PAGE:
Second fatal shooting for officer named in deadly Spokane standoff

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by KREM.com

KREM.com

Posted on September 27, 2011 at 12:07 AM

Updated Monday, Nov 25 at 6:27 PM

SPOKANE-- Detectives continue investigating Monday night’s officer-involved shooting at Seventh and Hatch.

James E. Rogers was shot and killed during an armed confrontation with police.  The suicidal man was fleeing officers at his workplace when he crashed his van and refused repeated requests to disarm himself and surrender.

On Thursday, police released the name of the officer involved in Monday's deadly standoff. The officer was identified as 16 year veteran Dan Lesser, a member of SPD SWAT.

This is Lesser's second officer involved shooting. In 2009 Lesser chased after and shot the man who intentionaly shot Var his K-9 partner.

Police say at this time most officer and citizen interviews have been conducted, and investigators released some new information regarding the incident.

Police say James Edward Rogers had been making suicidal statements for several hours before he drove his father’s van to his workplace at 811 S. Hatch.  At the business, SL Start, he called from the parking lot and spoke with a co-worker.

She called 911 to report he was making suicidal statements, was armed and had fired a shot in the parking lot.  A sheriff’s K-9 team later recovered a spent shotgun wad from the area where
Rogers had been parked.

Spokane Police began responding to the “suicide attempt” call, but when they arrived and tried to contain Rogers, he drove the van across a lawn and around them.  He tipped the van on its side at Seventh and Hatch where officers saw him hanging from the driver’s seat, still manipulating the shotgun.

Officers began organizing to prevent Rogers’ escape into the neighborhood, but their efforts were complicated by the need to evacuate nearby residents and other citizens from within range of the armed suspect.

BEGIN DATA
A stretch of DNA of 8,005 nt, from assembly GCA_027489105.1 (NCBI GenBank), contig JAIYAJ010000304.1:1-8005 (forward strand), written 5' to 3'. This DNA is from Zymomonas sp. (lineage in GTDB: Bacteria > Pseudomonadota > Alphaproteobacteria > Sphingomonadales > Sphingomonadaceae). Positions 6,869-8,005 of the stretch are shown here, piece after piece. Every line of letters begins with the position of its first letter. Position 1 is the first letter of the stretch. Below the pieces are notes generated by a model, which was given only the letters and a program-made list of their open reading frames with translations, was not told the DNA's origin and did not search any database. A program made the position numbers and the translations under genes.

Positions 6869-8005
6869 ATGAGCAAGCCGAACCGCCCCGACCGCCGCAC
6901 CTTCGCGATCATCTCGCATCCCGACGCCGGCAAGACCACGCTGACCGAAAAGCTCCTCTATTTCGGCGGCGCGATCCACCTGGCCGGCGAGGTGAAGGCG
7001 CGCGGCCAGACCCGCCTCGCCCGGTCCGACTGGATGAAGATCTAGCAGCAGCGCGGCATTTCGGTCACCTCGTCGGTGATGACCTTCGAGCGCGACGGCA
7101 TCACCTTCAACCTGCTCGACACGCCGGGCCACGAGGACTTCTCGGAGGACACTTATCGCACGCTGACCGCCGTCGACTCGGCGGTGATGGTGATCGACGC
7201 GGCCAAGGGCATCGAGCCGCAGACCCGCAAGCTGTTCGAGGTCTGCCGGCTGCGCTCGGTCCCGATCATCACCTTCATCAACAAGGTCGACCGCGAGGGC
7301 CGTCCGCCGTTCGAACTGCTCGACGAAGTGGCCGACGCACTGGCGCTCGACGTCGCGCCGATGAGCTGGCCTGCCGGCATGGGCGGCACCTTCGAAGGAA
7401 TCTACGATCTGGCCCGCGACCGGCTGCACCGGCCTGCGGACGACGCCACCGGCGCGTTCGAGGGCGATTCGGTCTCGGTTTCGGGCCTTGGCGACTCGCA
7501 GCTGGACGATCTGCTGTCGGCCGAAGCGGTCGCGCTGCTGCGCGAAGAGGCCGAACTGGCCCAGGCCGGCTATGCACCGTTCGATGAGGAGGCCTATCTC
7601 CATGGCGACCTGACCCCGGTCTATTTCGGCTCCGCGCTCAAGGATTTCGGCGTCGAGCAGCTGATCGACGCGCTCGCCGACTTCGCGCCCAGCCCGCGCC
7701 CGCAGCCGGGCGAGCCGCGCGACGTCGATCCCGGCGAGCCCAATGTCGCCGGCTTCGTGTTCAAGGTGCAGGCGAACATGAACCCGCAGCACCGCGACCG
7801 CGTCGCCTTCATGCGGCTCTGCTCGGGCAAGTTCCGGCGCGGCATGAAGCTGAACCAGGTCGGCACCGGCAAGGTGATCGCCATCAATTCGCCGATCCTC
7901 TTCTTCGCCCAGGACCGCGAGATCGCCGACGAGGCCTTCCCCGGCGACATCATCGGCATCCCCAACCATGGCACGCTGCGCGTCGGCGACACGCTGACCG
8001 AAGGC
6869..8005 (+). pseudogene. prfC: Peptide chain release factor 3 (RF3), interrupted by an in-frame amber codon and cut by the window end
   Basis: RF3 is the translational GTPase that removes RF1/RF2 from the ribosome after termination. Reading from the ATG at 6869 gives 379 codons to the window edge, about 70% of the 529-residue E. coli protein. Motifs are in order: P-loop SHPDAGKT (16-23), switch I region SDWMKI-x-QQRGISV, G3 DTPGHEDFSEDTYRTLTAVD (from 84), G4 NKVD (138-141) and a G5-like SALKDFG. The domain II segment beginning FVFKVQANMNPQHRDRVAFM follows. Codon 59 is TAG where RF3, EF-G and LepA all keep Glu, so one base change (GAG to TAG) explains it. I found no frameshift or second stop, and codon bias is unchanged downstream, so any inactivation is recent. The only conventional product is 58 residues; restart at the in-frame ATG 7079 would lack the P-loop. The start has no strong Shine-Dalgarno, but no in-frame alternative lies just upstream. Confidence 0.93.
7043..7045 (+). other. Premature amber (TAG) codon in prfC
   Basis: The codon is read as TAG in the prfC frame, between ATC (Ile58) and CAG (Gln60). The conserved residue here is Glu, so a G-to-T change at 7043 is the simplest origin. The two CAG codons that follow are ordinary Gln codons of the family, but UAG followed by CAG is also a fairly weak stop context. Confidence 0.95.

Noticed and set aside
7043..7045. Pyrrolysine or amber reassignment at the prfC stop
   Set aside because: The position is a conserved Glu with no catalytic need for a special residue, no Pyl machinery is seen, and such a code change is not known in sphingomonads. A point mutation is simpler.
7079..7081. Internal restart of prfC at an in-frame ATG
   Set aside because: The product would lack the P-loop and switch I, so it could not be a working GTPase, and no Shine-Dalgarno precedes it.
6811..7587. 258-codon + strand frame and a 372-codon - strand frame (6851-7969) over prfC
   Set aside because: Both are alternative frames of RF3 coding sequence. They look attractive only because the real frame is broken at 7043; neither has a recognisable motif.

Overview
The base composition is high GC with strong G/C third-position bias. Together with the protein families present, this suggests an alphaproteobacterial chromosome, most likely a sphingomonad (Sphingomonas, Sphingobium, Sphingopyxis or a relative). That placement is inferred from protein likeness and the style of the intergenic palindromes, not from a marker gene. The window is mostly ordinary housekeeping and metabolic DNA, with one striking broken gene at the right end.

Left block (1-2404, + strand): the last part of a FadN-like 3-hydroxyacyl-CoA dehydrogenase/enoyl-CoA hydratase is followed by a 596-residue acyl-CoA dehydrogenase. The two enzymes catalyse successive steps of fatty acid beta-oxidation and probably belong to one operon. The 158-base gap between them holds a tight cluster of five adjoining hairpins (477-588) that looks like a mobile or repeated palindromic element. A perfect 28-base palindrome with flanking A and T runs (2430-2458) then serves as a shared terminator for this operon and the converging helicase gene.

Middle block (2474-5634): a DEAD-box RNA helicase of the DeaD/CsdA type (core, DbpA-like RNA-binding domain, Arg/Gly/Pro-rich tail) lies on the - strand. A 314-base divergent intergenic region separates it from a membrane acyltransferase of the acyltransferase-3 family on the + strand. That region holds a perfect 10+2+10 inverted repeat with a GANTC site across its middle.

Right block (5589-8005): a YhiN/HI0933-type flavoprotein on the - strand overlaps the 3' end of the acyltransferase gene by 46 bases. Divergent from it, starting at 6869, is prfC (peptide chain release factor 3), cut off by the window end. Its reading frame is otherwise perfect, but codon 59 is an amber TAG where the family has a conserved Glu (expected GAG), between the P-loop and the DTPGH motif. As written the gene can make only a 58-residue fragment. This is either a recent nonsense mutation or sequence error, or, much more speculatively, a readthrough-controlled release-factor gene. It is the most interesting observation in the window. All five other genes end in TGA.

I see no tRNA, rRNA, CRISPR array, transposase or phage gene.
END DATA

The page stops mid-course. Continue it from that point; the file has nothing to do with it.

A nearby medical facility had patients requiring transport out of the area, and they required police escorts through the outside perimeter of the crime scene.  Meanwhile, Rogers had dropped from his seat and was seen seated inside the van, still holding the shotgun.

The SPD SWAT team was summoned and two armored vehicles were brought in to provide cover for officers and negotiators.  SPD SWAT member Dan Lesser took up a position on top of one armored vehicle where he could see Rogers through the rear window of the overturned van.

Negotiators spoke with Rogers for about two hours.  However, at about 8:23 p.m., Rogers waved his hand at Lesser and then raised the shotgun and pointed it at him.

Fearing for his own safety, Lesser fired his rifle at Rogers. 

Rogers was struck by bullets and killed.  His shotgun was recovered by investigators that night. 

Detectives Wednesday executed a search warrant on the van and recovered three unfired shotgun slugs, a type of shell that has a single ball of lead rather than multiple smaller pellets.

They also recovered a suicide note from inside the van.

Detectives learned that Rogers had recently been arrested for driving while under the influence of alcohol and had a court appearance scheduled for last Monday afternoon.  He did not make that appearance and a warrant for Failure to Appear was subsequently issued.

Rogers’ father says his son had been depressed and stressed recently.  He also says Rogers stole his van and shotgun earlier in the day.

“I ran into my bedroom and sure enough the shotgun was gone,” said Alonzo Rogers, “I looked in the dresser and the dresser had been pulled out a little bit where he could get into the shells.  So I knew he was gonna do something tonight.”

Rogers’ family says they were on their way to help negotiators when the officers fired shots.

“All of a sudden I heard six shots and I said, ‘what’s that, why are you shooting my brother?’, and they were like, ‘I don’t know ma’am,’” said Rogers’ sister Angela Crigger.

Rogers’ sister says the shotgun he had was loaded, but she says the gun didn’t actually work.
 

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